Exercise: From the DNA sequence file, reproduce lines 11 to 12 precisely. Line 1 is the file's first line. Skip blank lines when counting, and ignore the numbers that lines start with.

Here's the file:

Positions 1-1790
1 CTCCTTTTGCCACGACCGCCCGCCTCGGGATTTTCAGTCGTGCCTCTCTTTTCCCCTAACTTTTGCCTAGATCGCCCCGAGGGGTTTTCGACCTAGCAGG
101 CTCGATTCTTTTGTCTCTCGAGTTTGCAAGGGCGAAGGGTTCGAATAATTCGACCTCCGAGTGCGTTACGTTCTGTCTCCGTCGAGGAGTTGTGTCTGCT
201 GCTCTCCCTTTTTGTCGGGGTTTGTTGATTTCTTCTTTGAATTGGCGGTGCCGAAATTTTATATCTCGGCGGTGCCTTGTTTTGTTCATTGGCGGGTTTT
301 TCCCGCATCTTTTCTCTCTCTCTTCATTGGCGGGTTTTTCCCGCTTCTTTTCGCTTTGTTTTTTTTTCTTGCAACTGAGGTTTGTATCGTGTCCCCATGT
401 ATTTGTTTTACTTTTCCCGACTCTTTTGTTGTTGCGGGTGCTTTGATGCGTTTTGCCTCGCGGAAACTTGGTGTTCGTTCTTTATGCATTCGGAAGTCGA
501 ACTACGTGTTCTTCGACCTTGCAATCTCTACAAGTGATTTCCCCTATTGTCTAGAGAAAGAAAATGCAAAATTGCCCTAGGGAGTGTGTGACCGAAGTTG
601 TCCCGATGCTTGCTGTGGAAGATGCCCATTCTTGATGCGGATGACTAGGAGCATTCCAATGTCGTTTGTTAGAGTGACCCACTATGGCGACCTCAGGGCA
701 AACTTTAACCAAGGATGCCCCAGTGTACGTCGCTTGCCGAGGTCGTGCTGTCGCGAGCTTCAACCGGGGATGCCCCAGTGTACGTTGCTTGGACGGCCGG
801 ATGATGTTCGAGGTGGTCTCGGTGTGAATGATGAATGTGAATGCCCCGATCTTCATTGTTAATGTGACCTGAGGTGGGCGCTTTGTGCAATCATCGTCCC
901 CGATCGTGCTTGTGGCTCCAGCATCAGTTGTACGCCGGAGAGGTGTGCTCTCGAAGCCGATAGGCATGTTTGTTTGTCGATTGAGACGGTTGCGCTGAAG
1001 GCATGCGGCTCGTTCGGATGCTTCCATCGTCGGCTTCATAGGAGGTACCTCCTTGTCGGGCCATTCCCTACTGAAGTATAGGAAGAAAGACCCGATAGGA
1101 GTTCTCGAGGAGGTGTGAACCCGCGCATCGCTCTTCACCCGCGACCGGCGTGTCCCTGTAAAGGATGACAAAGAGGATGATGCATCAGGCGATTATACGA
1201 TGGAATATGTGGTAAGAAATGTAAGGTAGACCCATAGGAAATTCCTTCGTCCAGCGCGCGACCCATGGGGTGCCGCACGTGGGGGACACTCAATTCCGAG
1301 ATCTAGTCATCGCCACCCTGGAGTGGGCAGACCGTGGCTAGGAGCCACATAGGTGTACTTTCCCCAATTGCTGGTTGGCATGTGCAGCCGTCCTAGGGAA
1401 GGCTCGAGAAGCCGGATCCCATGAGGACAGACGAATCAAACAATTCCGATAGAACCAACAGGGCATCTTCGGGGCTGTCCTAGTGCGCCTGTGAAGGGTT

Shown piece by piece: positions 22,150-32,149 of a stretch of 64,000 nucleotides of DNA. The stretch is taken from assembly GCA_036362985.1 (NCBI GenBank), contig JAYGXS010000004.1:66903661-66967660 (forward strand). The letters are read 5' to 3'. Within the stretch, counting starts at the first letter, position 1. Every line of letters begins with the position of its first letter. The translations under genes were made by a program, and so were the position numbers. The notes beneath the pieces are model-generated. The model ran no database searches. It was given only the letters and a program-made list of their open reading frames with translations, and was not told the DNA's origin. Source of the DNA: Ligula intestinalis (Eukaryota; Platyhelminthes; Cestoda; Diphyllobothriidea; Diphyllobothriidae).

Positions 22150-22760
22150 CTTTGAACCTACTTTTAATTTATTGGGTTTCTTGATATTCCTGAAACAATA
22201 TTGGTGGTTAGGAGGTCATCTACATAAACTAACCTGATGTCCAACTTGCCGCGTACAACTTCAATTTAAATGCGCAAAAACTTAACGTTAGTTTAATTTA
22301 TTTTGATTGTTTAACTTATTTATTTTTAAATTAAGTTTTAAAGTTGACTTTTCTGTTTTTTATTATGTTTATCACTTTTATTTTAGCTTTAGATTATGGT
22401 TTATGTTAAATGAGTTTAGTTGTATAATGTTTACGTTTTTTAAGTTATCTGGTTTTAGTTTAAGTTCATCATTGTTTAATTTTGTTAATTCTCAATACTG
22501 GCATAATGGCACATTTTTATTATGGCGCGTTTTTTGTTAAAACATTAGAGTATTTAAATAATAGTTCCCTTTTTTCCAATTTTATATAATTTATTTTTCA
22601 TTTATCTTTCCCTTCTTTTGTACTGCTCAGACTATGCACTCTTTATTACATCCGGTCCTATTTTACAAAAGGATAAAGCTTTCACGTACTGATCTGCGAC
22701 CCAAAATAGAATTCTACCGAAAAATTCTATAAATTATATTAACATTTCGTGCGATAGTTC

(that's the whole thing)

901 CGATCGTGCTTGTGGCTCCAGCATCAGTTGTACGCCGGAGAGGTGTGCTCTCGAAGCCGATAGGCATGTTTGTTTGTCGATTGAGACGGTTGCGCTGAAG
1001 GCATGCGGCTCGTTCGGATGCTTCCATCGTCGGCTTCATAGGAGGTACCTCCTTGTCGGGCCATTCCCTACTGAAGTATAGGAAGAAAGACCCGATAGGA